13 Culture Shocks Of A Hungarian Couple In The US

Ahem, we are that Hungarian couple, of course. Moving to the US from our Eastern European home country Hungary was definitely a big change, bigger than what we thought it will be. In addition, we haven’t even travelled anywhere outside of Europe before – and even from Europe we mostly knew the Eastern part.

So we were no exceptions from the culture shocks. After a little bit more than a year, we moved back to Hungary again where we experienced the reverse culture shocks, too – just as it’s written in the psychology books. So we decided to put together a list about all the random cultural differences because… well, why not, it’s fun, isn’t it? Some of them are weird, some of them are funny and some of them are marginal and probably interest no one.

Anyway, here they are – in no particular order.

1. Every drink comes with plenty of ice

13 Culture Shocks Of A Hungarian Couple In The US

Usually when we order something other than cocktail or whiskey to drink, we expect no ice in it unless we specifically asked for it. We experienced the reverse in the US very soon: unless we don’t ask our drink without ice then 3/4 of it will be ice. Americans drink everything with lots of ice, even water.

If our accent wouldn’t have been enough in the first moment then our next sentence ‘Just a glass of water please, without ice’ made anyone realize we are definitely not Americans.

2. No washing machine indoors

Just how natural it is for Americans to grab their dirty clothes and go to the laundry is the same as how natural it was to us that a flat comes with a toilet, a bathroom and a washing machine. Probably we will never understand how the comfortable American life includes something like going out of the house in hot and cold to do the laundry. How could we? We are not Americans, maybe that’s the reason. 😀

3. They leave your order in front of your door

If you are not at home the time they deliver the products you ordered, they just leave it in front of your door. We still can’t believe that no one ever takes (well, steals, actually) the package while it’s just left there.

4. You can’t live without a car

13 Culture Shocks Of A Hungarian Couple In The US

We lived our lives without a car in Hungary. We mostly travelled in Europe without a car, it was very rare that we rented one. We never really believed in that nonsense stereotype that everyone has and need a car in the US. Well, we were proven wrong.

Except for those who live in the heart of New York, San Francisco or some of the other big cities, everyone actually needs a car. Public transport is basically non-existent outside of these city centers. For me it took half the time to go to work by car than by public transport and what is even more unbelievable: it was even cheaper than public transport!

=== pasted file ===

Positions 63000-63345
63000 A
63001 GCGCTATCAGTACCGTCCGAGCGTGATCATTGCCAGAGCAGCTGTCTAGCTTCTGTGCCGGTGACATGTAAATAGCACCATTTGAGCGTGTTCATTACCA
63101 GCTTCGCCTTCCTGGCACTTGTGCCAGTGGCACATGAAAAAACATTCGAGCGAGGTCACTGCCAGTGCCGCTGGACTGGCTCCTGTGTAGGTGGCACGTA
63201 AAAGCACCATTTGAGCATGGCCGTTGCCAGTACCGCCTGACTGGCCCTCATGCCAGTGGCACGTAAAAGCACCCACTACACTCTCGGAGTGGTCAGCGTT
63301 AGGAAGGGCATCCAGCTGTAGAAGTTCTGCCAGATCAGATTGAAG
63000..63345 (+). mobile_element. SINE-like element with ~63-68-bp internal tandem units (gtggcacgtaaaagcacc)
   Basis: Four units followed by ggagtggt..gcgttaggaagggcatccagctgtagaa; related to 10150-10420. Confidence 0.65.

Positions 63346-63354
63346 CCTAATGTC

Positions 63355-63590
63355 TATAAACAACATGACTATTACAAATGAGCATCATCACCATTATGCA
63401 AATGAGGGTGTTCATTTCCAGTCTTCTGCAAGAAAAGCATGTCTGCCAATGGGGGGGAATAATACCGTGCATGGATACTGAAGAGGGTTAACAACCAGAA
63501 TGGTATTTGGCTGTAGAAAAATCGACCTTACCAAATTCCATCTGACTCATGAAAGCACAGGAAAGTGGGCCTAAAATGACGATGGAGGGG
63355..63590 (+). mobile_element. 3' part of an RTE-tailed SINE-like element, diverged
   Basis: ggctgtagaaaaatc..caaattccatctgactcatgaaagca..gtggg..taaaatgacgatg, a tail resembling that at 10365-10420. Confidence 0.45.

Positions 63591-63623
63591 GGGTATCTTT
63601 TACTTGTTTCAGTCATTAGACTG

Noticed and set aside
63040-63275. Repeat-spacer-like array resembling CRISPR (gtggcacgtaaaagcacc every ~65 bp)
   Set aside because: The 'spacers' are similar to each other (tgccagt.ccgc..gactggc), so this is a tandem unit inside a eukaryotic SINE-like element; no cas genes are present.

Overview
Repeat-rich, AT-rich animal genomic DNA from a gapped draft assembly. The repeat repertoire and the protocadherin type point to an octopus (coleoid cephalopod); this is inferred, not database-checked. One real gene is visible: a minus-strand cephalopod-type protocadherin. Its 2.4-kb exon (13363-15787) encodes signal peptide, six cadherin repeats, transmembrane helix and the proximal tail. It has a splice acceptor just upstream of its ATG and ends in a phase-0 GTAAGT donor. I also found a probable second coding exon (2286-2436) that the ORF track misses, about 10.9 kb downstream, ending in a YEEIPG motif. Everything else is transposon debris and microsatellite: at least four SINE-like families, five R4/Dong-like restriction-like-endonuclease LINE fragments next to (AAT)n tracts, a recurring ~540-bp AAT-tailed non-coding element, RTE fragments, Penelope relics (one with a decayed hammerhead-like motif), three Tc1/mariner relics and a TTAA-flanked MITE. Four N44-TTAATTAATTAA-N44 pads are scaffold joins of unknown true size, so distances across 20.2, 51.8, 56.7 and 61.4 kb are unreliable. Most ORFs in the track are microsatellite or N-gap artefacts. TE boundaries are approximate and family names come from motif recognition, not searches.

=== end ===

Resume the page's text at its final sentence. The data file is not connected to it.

Gas is incredibly cheap, roads are free and what we felt is that everything is built with that fact in mind that everyone will use a car for getting around. No wonder that the US is the country of cars and road trips.

5. Churches have large parking lots

Churches come with parking lots in the US. We’ve never ever seen a church back home where you can park comfortably nearby. The reason is, of course, simple and quite logical: most of the European churches were built centuries ago when there were no cars yet – just as most of the city centers. Still it was so weird to us that churches in the US have such huge parking lots what only big shopping malls have in Hungary.

It was weird, but we could easily and happily get used to the fact that parking is not so much of a hassle in American cities – no, I don’t mean the center of New York City, but in general and compared to European capitals.

6. You can buy everything in HUGE quantity

Half gallon of milk, 2 liters of shampoo, 700 ear sticks, 26 razor blades, 300 cotton pads – just a few examples of the average quantity of some products what we found and bought in the big warehouses. It’s not that you can’t find smaller quantity, but what is the average seemed huge to us compared to our shopping experiences in Hungary.

7. Washbasin is a trash can as well

Food leftovers are thrown into the kitchen washbasin in the US. We both remember to be warned so many times as children not to throw any piece of food anytime and whatever small it is into the washbasin. Yeah, because the pipes get clogged very quickly otherwise.

But in the US there’s some kind of shredder under the washbasin. Actually, it was easy to get used to it, because it’s quite comfortable, we don’t have to empty the thrash can so often because of smelly thrown out food.

8. Toy section for pets in supermarkets

13 Culture Shocks Of A Hungarian Couple In The US